I am blessed enough to still have both of my parents. We lost my father-in-law shortly after we moved back to TX in ’10. It was so hard to go through that with my hubby but he is strong and my FIL has left behind wonderful memories of kindness to hold on to. Death is a strange thing…….. it reminds us of our mortality. But we should embrace life and LIVE!
    Loved your post. I read it the other day but it has taken me a few days to get the courage to respond…
    Thanks Jules~ 🙂

  3. Your piece brought back memories for me too. I never saw my father express emotion (although he obviously had a lot of it pent up inside) except on the day he received a phone call saying his sister had died. i don’t remember if he actually cried, but he may have. Regardless, I had never seen him sad before.

    It also brought back the memory of being on a plane flying from Malaysia to India when the oxygen masks came down and the plane started descending rapidly. We “fell” 25,000 feet in a few minutes. There was no screaming. Everyone on the plane was quiet. I felt an incredible sense of piece and my mantra (one given by my spiritual teacher) flowed automatically through my mind. Obviously, with grace, the plane did not crash, but it is a memory that will last forever. Thank you for writing this.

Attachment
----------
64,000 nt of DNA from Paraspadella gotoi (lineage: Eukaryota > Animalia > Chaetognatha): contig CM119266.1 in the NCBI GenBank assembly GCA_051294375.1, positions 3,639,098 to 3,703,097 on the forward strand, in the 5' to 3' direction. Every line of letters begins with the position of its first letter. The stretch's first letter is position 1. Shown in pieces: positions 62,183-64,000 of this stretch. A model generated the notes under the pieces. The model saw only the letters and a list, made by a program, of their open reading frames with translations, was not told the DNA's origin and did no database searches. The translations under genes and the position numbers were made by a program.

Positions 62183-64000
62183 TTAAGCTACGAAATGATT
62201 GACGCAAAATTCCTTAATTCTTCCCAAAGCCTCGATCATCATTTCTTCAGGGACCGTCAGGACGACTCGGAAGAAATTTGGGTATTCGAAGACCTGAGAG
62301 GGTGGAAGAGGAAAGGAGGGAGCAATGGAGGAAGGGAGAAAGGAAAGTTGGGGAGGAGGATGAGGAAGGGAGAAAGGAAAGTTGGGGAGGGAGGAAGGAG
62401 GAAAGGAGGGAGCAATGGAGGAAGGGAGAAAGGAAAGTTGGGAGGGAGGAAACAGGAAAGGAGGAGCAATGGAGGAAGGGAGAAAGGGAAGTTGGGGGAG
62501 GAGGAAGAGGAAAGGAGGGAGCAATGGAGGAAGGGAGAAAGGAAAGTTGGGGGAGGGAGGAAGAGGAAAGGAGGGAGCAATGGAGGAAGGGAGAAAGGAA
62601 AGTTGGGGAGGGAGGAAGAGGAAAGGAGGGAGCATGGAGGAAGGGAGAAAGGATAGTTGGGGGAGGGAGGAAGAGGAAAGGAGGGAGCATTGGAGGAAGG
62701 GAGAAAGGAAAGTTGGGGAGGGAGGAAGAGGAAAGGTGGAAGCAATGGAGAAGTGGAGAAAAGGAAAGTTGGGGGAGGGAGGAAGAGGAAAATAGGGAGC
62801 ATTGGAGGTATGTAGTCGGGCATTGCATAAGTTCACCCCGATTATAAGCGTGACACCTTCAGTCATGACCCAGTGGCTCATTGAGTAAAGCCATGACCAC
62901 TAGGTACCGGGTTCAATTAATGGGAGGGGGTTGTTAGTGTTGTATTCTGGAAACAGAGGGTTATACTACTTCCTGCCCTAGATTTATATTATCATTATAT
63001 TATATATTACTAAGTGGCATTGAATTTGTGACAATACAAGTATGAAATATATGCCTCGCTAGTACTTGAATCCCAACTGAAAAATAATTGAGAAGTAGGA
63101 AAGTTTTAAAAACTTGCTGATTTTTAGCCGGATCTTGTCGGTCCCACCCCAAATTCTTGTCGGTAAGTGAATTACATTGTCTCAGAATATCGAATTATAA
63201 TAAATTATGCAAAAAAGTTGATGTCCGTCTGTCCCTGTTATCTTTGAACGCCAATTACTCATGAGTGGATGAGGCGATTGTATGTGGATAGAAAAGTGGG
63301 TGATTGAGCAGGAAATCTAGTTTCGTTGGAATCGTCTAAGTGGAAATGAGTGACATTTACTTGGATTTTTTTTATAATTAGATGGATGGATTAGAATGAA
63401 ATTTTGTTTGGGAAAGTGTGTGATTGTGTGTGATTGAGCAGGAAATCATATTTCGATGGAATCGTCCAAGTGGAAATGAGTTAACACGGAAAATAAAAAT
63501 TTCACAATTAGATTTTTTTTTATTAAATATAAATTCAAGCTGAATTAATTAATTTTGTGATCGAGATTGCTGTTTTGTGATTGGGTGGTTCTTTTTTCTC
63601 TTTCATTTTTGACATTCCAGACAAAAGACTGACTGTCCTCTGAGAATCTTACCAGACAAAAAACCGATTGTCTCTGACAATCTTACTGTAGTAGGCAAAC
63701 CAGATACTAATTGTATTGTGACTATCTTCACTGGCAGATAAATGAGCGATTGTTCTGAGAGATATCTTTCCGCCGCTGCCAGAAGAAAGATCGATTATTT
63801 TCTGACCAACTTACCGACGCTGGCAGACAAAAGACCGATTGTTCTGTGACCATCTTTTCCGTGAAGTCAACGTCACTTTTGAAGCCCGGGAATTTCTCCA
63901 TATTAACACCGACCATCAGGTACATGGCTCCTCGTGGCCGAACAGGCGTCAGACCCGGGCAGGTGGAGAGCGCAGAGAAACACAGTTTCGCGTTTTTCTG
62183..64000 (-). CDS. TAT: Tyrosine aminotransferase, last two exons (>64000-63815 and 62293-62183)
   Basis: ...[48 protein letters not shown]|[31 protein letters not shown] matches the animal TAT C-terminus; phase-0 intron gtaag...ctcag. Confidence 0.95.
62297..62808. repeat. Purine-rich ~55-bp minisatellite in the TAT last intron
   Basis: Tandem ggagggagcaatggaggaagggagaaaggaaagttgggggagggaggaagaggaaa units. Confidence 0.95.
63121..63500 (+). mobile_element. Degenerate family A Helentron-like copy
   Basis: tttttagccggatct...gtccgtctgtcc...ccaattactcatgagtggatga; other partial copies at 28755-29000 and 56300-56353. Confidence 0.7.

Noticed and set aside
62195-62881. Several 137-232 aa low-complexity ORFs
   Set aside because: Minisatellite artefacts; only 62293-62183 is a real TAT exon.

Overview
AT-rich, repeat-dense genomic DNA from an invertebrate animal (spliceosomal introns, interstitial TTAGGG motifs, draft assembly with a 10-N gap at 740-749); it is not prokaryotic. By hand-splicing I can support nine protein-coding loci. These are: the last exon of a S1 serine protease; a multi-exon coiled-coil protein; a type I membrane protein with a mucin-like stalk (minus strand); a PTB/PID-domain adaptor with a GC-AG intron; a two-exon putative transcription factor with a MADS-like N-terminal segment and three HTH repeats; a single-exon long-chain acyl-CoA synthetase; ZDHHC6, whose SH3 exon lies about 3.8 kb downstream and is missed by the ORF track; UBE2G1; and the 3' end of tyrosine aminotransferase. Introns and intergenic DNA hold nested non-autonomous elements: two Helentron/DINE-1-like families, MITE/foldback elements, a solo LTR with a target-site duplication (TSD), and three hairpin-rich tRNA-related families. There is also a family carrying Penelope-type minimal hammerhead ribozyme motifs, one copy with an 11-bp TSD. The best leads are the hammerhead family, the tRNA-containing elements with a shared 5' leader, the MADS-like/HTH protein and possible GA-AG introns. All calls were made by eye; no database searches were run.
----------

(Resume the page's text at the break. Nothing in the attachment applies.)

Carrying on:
• Thanks Kaura, I had a very similar plan ride from Hong Kong to LA. They only got us out of the turbulence for moments. We took a few big drops as well. By the time e got to LA we were all green, there wasn’t an unused sick bag. I had locked myself in the restroom. I hadn’t even thought of that one until now.

  4. It is strange but I am not sure cancer is still “real” for me. I was always raised where we spoke very openly about death. Even as a small child…I distinctly remember my Oma and great-grandparents dying. When my great-grandfather died (in the backwoods of Kentucky), I was 5 and ran into his house not realizing they were doing “sitting up with the dead”. In his living room was his coffin and him out for display. I just stared.
    When I was sick….it just felt like I was reminded that we all die.
    My father died as I held his hand and I still never had an “a ha” moment. Even as he was dying he talked to me how it is just another part of life. I think I am rather odd.